Part 4–Our Theology

We have come to the last thing Pastor Huglen would have us consider — theology. I’m sure many people think theology isn’t about them and their faith lives. If this is what you believe, I want to say you are wrong. As the late R. C. Sproul noted some years ago, everyone is a theologian–even non-believers. Because what is theology if it is not the study of God and His ways and will. Even if you want to exclude atheists from theology, you can’t exclude yourself for you do indeed study God every time you open a Bible, listen to a sermon, sing a hymn, or even idly think about your Maker, Redeemer and Comforter.

Theology in American Christian circles is in crisis right at this moment. Poor reasoning, doubting the faithfulness of Scriptures, a desire to make the world “like” us, the terrible teaching in our seminaries–all of these things and much more are shredding the theology that is taught and preached in our churches. The Word of God is treated as a suggestion rather than a commandment. The atoning sacrifice of Christ on the cross is referred to as divine child abuse. Catechesis, the teaching of doctrine, is often replaced by whatever a particular pastor thinks would be fun and engaging. There are Lutheran seminaries where the students are told not to preach the Law, but only the Gospel, thereby stripping the Gospel of what it is — good news for sinners. One writer referred to what is going on in many evangelical churches as moralistic, therapeutic deism. And I could go on for a long time in this way.

But the founders of the AFLC dedicated themselves to the pure preaching of the Gospel and the proper teaching of Lutheran theology. And it has held up now for almost sixty years.

There is something else that should be a warning to our Association and our congregation as well. Studies have shown that after about fifty years there is a tendency to forget or water down things that motivated the founders of a Church body, including a congregation. Every generation has to have their faith and their focus on the important things that were the roots from which the church grew. There are all sorts of things that are habit or tradition which should be evaluated and possibly changed, but we must not lose focus on those things which are from God and are meant to be permanent.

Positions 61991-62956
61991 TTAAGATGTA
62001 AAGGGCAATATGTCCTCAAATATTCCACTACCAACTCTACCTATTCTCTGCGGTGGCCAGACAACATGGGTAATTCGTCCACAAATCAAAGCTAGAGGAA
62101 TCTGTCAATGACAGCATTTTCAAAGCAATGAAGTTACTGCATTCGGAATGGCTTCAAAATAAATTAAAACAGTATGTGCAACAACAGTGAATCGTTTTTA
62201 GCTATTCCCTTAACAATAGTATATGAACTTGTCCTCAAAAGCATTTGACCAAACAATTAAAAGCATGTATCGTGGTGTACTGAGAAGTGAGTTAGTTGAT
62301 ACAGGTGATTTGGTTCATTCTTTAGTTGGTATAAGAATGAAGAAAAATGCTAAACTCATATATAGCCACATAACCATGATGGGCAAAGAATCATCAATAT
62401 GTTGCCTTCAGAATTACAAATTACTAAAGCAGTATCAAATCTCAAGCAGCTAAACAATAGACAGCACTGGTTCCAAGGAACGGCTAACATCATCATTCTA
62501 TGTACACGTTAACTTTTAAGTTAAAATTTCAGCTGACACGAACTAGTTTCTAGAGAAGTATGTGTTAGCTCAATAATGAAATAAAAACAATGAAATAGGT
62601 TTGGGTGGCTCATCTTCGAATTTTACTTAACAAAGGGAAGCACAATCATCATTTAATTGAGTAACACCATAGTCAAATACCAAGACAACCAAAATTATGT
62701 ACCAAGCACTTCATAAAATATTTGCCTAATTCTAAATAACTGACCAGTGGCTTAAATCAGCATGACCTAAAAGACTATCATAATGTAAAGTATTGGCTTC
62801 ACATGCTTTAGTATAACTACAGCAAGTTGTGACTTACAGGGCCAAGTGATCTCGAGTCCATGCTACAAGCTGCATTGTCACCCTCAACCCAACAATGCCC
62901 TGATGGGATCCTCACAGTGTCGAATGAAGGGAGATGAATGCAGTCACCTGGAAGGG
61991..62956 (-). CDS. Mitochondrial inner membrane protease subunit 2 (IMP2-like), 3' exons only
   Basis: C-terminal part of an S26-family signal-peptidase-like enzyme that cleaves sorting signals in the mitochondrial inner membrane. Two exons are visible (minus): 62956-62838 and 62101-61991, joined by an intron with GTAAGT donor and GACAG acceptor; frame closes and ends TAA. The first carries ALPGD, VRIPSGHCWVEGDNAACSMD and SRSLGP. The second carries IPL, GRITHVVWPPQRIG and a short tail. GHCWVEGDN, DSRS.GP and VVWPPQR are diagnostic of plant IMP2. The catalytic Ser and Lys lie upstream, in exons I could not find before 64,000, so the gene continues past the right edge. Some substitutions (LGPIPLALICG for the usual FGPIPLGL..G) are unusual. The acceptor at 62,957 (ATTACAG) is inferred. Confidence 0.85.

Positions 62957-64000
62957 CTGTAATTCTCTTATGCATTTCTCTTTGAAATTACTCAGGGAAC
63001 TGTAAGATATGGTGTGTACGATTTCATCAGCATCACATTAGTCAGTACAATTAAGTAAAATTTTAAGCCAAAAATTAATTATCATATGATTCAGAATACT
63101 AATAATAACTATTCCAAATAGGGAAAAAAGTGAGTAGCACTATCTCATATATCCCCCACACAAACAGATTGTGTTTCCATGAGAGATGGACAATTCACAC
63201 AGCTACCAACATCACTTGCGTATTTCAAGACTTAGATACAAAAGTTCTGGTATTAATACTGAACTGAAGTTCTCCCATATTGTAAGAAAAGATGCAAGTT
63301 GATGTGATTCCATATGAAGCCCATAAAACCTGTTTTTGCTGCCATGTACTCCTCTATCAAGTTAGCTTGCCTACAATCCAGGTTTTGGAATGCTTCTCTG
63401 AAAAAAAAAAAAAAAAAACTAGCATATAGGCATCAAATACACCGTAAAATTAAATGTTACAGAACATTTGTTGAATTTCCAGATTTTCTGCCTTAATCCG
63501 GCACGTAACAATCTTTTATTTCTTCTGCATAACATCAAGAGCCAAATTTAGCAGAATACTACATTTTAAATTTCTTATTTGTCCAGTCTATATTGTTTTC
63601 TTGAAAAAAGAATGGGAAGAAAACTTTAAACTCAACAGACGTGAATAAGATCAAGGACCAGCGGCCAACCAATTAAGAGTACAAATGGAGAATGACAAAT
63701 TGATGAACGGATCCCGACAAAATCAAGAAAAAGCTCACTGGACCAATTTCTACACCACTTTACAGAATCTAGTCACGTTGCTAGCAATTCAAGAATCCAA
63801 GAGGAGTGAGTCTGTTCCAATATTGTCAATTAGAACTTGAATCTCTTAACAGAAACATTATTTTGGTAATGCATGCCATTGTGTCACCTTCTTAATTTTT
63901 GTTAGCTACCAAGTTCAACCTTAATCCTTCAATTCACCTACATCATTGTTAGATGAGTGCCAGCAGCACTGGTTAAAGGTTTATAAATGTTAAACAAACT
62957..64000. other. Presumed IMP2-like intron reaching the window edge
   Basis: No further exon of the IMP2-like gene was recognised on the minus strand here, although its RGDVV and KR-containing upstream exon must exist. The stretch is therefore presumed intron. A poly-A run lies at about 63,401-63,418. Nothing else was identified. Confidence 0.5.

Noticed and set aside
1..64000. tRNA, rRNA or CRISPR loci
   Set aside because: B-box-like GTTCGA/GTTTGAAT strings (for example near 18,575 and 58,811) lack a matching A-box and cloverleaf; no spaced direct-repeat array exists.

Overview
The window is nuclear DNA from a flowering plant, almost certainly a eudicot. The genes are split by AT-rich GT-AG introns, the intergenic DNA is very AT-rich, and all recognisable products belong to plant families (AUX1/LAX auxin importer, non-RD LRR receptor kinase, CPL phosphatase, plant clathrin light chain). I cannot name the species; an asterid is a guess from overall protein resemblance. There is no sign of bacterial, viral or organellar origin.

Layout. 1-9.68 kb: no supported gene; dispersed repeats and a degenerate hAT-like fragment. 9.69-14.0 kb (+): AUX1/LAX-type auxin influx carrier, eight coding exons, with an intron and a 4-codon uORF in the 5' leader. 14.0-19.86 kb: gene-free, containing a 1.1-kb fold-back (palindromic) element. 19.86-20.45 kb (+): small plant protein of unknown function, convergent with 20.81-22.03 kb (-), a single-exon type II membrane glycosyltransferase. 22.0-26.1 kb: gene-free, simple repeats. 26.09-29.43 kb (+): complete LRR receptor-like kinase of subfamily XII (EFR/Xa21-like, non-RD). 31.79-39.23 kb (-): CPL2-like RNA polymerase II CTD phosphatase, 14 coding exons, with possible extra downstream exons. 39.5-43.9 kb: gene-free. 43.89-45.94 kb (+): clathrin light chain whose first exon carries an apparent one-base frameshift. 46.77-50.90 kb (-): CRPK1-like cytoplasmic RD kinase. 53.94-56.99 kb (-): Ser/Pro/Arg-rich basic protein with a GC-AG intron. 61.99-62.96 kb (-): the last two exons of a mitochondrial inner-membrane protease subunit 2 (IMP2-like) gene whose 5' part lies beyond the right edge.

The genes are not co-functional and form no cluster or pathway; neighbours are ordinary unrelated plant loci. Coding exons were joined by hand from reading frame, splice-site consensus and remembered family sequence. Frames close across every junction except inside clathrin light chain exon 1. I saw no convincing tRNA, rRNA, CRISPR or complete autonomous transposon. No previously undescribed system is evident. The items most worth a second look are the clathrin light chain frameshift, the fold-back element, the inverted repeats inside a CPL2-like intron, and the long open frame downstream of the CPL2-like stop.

One of the verses used frequently in our AFLC is from Paul’s second letter to the church in Corinth and to us:

Where the Spirit of the Lord is, there is freedom.” 2 Corinthians 3:17

If we grieve the Spirit by ignoring or trying the change the way of Christ from what has been handed down once for all, we will not longer be free, free as God wants His people to be.

For the rest of this series which is part of a sermon given by my husband at our church, St. Paul’s Free Lutheran Church of Leitersburg see:]

Part 1 — History of the AFLC(Association of Free Lutheran Churches)

Part 2–Our Polity

Part 3–Our Piety

Part 4–Our Theology

Charles Porterfield Krauth on the Importance of Doctrine


“It is the distinctive position of the Reformation with which, over against Rome, it stands or falls, that that which properly constitutes, defines, and perpetuates in unity a Church, is its doctrine, not its name or organization. While a Church retains its proper identity it retains of necessity its proper doctrine. Deserting its doctrine it loses its identity. The Church is not a body which bears its name like England, or America, which remain equally England and America, whether savage or civilized, Pagan or Christian, Monarchical or Republican. Its name is one which properly indicates its faith–and the faith changing, the Church loses its identity. Pagans may become Mohammedans, but then they are no longer Pagans–they are Mohammedans. Jews may become Christians, but then they are no longer Jews in religion. A Manichean man, or Manichean Church, might become Catholic, but then they would be Manichean no more. A Romish Church is Romish; a Pelagian Church is Pelagian; a Socinian Church is Socinian, though they call themselves Protestant, Evangelical, or Trinitarian. If the whole nominally Lutheran Church on earth should repudiate the Lutheran doctrine, that doctrine would remain as really Lutheran as it ever was. A man, or body of men, may cease to be Lutherans, but a doctrine which is Lutheran once, is Lutheran forever. Hence, now, as from the first, that is not a Lutheran Church, in the proper and historical sense, which cannot ex animo declare that it shares in the accord and unanimity with which each of the Doctrines of the Augsburg Confession was set forth.”
For more on Charles Porterfield Krauth see this post:
You can also email to receive an invitation to a free zoom discussion of Krauth on July 14th at 10:30AM, offered by my husband Pastor Terry Culler through Shepherd University.